As good as the combat is, the real way this game innovates is in its story. Devil Survivor doesn’t so much have multiple endings as it has multiple pathways through the game, which you choose-inadvertently or not- based on where you go and what decisions you make. Time progresses each time you fight or view a key event, and there isn’t time in the day to do everything, forcing you to choose what to prioritise, who to help and who to ignore. The consequences of these choices will determine which characters live and die, and the ultimate fate of Tokyo and humanity. I thought I played this thing pretty well but I still couldn’t stop one of my supporting cast from going all berserker-rage and getting himself murdered in the street right in front of his oldest and dearest friends. At least I stopped the troubled indie singer from killing herself. Each of the radically different endings plays out based on who is left alive and which faction you choose to side with, and it’s a tough choice. Side with the ravenous demons of hell or the cruel, uncaring angels who watch while they slaughter all of humanity? Gosh, they both sound so appealing. It’s a morally pretty bleak world and no choice leads to an outright happy ending, but some are definitely better than others.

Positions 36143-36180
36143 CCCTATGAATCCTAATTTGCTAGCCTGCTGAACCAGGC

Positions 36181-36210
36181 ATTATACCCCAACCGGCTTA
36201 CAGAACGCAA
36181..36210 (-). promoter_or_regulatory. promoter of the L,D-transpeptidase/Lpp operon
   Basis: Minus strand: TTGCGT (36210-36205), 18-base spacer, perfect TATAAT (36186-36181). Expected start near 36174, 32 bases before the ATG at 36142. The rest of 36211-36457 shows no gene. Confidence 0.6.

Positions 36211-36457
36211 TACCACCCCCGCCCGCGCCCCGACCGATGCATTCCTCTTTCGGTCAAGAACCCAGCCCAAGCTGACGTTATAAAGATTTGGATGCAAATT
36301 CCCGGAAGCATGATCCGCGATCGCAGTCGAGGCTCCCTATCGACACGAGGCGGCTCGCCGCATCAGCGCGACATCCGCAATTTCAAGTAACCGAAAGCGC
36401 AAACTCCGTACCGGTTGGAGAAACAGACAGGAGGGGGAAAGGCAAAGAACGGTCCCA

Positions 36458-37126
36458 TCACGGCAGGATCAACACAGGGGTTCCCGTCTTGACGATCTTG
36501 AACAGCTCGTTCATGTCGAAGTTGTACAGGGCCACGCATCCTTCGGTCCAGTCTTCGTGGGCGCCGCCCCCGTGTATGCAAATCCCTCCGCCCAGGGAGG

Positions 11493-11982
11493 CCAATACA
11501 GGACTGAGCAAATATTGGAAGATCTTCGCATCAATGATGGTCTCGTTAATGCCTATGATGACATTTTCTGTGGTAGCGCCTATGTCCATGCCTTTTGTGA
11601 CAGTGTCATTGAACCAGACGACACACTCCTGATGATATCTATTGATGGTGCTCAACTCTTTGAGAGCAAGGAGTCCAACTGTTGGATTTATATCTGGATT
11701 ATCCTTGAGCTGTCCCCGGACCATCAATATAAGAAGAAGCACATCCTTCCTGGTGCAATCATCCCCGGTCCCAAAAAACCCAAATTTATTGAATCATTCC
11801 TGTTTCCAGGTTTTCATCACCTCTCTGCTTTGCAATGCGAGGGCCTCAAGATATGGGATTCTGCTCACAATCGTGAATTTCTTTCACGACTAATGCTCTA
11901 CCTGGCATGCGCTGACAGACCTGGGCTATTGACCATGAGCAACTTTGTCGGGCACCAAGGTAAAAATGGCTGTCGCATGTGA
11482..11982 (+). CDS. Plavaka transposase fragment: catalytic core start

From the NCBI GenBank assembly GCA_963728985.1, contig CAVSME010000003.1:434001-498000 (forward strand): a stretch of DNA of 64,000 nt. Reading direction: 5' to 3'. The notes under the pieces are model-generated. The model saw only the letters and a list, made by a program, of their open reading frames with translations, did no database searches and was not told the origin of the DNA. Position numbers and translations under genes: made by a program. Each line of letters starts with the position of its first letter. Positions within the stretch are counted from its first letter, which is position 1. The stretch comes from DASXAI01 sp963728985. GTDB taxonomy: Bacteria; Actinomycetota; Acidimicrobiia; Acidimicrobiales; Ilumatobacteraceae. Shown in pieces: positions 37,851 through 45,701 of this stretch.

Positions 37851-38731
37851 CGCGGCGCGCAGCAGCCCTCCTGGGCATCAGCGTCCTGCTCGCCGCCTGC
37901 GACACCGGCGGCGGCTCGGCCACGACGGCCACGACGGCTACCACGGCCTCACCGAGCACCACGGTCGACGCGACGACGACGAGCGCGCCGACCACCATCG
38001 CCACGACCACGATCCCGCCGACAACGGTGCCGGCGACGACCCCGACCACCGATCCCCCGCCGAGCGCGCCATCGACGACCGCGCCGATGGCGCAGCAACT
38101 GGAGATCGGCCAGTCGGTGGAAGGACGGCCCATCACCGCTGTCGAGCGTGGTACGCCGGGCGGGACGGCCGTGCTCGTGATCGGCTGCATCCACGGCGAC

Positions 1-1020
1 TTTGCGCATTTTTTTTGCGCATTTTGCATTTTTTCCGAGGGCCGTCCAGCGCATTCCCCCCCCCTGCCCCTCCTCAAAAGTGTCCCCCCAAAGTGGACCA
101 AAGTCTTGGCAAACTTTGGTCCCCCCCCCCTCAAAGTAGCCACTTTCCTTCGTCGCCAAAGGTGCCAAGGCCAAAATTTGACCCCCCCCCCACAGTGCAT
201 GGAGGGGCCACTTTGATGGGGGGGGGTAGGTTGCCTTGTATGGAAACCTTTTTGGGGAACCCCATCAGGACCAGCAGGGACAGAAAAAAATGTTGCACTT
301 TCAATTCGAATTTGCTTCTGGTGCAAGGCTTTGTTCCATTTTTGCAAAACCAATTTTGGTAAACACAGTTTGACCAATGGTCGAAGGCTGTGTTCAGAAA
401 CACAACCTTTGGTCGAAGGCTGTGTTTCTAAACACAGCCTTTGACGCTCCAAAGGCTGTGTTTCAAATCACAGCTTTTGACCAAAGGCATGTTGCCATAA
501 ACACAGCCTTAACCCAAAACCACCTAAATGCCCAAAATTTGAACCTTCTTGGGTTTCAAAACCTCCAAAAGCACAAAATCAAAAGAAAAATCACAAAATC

The plot borrows heavily from religious imagery and its depiction of God, angels and demons is sure to piss off the more conservative among you, but at least it goes for equal opportunities offensiveness. I actually loved how the game grabbed cool characters and ideas from basically every major mythology and threw them all together- seeing the Hindu god Ganesha re-imagined as a sword wielding badass and facing off against Loki or Odin or the Japanese Sun goddess Amaterasu was a real thrill and added to the final stages of the game immeasurably. The demons are all suitably grotesque and disturbing too, especially this guy. So Devil Survivor definitely looks the part, and the lead guitar based soundtrack might be a tad repetitive but boast some kick ass tunes nonetheless.